The Witch Elm

The Witch Elm
528 pages; Viking
This is a story about murder in a literal family tree. The Witch Elm (Viking) of the title looms over Ivy House, the Hennessys' ancestral home. When they gather for tea one spring Saturday, a skull is found hidden in the hollow of its centuries-old trunk.

These are not good times for the Hennessys. Toby, the golden boy, has suffered a series of personal and professional setbacks. First, he nearly loses his PR job at a gallery over an art-fraud scandal, but his boss decides to keep him on. He celebrates his lucky break by going out drinking with his chums. When Toby later stumbles back to his apartment, he surprises a pair of robbers, who beat him so badly he's left with severe head trauma. Too unsettled by the attack to stay in his flat, Toby moves to Ivy House hoping to recover in a soothing place and spend time with his Uncle Hugo, who's dying of brain cancer. For a short while, peace reigns. 

Then there's the gruesome discovery in the backyard, and the novel shifts from poignant family drama to breathless thriller. Who among the relatives is capable of murder? Until now, Toby has remembered his childhood as bucolic, if not idyllic. However, his cousins have a very different recollection of summers at Ivy House. As the detectives uncover clues, Toby searches his own unreliable memory and is unable to make the case for his innocence or anyone else's.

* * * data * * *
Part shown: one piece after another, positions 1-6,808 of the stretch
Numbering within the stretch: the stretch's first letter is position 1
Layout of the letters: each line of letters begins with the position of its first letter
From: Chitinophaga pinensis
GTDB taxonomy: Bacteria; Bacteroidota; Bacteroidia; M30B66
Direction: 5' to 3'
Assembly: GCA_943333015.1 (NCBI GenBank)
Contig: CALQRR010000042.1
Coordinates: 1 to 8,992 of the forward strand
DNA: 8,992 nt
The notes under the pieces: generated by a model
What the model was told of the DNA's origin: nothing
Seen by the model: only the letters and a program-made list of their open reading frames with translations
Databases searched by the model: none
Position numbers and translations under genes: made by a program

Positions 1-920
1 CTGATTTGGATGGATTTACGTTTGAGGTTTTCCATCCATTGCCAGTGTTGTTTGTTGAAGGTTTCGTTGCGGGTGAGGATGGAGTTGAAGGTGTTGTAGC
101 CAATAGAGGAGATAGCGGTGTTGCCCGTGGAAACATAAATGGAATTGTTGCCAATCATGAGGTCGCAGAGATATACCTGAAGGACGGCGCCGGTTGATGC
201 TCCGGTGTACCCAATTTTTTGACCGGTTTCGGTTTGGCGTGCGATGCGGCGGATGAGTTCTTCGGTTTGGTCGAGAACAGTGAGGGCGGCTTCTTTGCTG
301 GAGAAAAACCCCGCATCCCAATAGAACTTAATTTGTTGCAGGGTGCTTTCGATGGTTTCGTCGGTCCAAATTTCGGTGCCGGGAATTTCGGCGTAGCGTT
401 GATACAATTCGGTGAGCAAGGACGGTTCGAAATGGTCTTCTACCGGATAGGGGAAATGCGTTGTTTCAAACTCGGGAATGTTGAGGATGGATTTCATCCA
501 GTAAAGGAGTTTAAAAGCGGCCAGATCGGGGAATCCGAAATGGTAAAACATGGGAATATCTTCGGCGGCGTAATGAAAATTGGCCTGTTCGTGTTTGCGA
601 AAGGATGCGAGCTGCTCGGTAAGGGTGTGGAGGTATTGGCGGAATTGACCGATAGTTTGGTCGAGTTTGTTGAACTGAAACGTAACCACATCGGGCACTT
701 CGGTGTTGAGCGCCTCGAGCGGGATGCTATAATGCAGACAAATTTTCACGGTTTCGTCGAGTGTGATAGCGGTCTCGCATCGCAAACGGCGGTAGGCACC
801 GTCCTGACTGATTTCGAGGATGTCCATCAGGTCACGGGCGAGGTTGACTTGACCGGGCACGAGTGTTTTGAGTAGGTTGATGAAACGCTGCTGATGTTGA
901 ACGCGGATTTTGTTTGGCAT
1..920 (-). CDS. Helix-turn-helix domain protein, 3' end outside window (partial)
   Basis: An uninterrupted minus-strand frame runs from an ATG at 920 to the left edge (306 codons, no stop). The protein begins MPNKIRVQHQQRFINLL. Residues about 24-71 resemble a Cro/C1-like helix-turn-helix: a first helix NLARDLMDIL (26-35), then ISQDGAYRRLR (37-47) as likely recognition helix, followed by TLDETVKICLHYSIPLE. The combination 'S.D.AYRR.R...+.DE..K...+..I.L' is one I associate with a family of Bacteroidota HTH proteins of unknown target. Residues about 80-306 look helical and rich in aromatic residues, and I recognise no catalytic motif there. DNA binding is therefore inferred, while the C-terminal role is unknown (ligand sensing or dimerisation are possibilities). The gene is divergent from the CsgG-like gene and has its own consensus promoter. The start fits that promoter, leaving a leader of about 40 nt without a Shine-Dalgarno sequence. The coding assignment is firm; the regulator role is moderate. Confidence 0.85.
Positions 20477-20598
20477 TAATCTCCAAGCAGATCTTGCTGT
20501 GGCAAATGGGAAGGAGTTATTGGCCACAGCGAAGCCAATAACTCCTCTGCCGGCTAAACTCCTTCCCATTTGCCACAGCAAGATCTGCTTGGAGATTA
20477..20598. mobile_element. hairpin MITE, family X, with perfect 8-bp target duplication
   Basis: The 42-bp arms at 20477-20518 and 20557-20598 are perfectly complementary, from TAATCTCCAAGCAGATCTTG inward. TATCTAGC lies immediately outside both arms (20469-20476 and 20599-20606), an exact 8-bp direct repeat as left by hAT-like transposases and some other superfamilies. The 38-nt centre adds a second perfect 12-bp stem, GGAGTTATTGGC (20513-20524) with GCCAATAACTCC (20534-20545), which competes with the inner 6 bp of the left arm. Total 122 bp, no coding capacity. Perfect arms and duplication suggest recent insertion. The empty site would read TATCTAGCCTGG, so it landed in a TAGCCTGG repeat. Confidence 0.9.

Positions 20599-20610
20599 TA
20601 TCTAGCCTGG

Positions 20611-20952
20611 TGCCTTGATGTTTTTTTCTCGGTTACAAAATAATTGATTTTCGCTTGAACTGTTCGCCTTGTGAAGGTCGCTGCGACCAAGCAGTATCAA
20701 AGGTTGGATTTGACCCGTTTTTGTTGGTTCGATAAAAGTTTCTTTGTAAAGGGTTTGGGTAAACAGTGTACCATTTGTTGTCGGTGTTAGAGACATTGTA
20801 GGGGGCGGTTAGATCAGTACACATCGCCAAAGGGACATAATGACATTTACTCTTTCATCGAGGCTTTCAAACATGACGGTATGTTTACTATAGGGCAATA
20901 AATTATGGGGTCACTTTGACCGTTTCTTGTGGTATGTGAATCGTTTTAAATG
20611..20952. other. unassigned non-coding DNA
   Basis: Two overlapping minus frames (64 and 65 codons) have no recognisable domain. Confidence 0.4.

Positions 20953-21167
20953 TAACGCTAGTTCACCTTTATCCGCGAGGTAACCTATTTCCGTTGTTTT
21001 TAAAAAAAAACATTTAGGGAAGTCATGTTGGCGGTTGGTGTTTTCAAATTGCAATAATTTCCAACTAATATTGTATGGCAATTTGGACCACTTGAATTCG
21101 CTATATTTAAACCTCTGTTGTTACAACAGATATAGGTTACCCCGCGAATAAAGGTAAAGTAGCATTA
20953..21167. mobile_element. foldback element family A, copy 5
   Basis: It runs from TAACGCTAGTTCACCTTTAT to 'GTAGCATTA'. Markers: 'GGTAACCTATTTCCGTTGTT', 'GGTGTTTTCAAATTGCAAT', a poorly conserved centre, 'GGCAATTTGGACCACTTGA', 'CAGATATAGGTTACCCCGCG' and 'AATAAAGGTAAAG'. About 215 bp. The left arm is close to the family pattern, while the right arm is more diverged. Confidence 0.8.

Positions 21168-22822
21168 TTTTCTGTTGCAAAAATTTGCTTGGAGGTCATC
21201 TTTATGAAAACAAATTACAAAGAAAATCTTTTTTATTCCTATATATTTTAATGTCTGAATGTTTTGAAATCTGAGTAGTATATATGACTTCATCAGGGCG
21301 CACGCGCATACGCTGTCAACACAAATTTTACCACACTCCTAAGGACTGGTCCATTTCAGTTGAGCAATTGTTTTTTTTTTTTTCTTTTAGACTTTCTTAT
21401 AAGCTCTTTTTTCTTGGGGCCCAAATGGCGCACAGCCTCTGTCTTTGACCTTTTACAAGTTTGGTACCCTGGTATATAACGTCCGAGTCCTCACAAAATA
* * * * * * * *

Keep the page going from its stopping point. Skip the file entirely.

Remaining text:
Fans of Tana French's Dublin Murder Squad series know her to be a high priestess of tense, twisty plots, but in The Witch Elm she travels a new path, exploring the complexities of identity. While the mystery's resolution is astonishing, it is not the emotional center of this tale of loyalty and its shadow twin, resentment. Hugo's illness presages a changing of the guard, forcing the cousins to re-examine everything. 

Death can coalesce a family or tear it apart. It turns out that's especially true when that death happens to be a murder.
— Tayari Jones